A frequent topic was the budget, which bounced back and forth between the county legislature and the county’s financial control board this fall before Mangano instituted a series of cuts and new revenues that resulted Dec. 14 in final approval.
“From our standpoint, we really didn’t see much of a change,” said Legislative Minority Leader Kevan Abrahams (D-Freeport), who noted that he had already reduced contact with Mangano after a dispute last year over bus funding. “People seem to think he’s acting as if he wants to run [for re-election] again.”
Mangano had $1.3 million in his campaign account as of mid-July — money he can legally use for his criminal defense. He acknowledged he hasn’t actively raised funds since the indictment, beyond a prescheduled event (“Eggs with Ed”) that was advertised via email on the same day of his arrest.
“People want to raise funds. I want to make my decision,” he said.
After leaving the federal courthouse in Central Islip on Oct. 20, Mangano declared his innocence and said he was returning to work.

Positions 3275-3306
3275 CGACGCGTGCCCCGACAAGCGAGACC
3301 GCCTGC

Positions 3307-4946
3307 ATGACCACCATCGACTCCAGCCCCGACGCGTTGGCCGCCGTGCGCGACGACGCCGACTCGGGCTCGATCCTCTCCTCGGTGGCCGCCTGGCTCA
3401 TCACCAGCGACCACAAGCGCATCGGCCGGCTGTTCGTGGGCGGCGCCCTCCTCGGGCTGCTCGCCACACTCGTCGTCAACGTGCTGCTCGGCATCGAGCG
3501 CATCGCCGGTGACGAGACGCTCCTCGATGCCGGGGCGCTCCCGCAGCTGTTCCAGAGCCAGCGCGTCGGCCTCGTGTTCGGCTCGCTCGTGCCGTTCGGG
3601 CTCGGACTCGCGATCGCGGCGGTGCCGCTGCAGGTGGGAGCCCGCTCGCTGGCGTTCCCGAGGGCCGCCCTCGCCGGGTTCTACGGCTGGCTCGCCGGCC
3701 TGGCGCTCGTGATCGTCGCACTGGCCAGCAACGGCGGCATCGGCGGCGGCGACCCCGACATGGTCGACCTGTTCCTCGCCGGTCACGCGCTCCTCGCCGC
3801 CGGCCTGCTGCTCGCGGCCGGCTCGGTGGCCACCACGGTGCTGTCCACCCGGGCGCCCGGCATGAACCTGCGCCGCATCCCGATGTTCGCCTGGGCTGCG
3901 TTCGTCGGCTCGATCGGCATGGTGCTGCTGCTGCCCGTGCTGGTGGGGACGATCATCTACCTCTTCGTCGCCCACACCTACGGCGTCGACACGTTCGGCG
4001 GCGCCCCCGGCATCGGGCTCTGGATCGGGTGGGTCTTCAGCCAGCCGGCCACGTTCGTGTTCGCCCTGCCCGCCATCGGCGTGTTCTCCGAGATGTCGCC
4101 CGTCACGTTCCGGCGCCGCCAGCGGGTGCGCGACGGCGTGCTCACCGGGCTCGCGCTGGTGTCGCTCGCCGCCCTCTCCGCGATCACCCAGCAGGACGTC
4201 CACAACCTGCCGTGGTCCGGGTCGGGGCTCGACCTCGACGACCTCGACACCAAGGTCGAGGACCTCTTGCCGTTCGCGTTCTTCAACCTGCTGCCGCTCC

That same day, several Republican state senators who were seeking election promptly called for his resignation, something Mangano, in the interview, attributed to political “silly season.”
Asked if anyone since had even privately asked that he resign, Mangano said, “I’m going to look you right in the eye: zero. Nothing but encouragement.”
He also rejected the notion that planning his legal defense was taking away any focus from running the county.
“I don’t know why people think it’s a lot of your time, because it really isn’t,” Mangano said. “You have your evidence, you give it to your attorney, and that’s it.
Pausing, he added: “A lot of the time you’re waiting. So you continue to work.”
Mangano didn’t revisit the allegations against him or his wife, Linda, who is charged with obstruction and making false statements. Prosecutors allege she had a “no-show” job with a company run by Harendra Singh, the Bethpage-based restaurateur in the case, that paid her more than $400,000 over several years.
Still, Mangano, a Bethpage resident, briefly alluded in the Dec. 16 interview to his longtime relationship with Singh.
“This is an odd case, with a 25-year friendship,” Mangano said. “I’d rather have been able to put all my stuff out at the beginning, but it’s just not how it works. You have to respect the justice system.”
Immediately after his arrest, some political analysts speculated that Mangano might be hindered in the ceremonial parts of his duties, because people may not want to be photographed with him.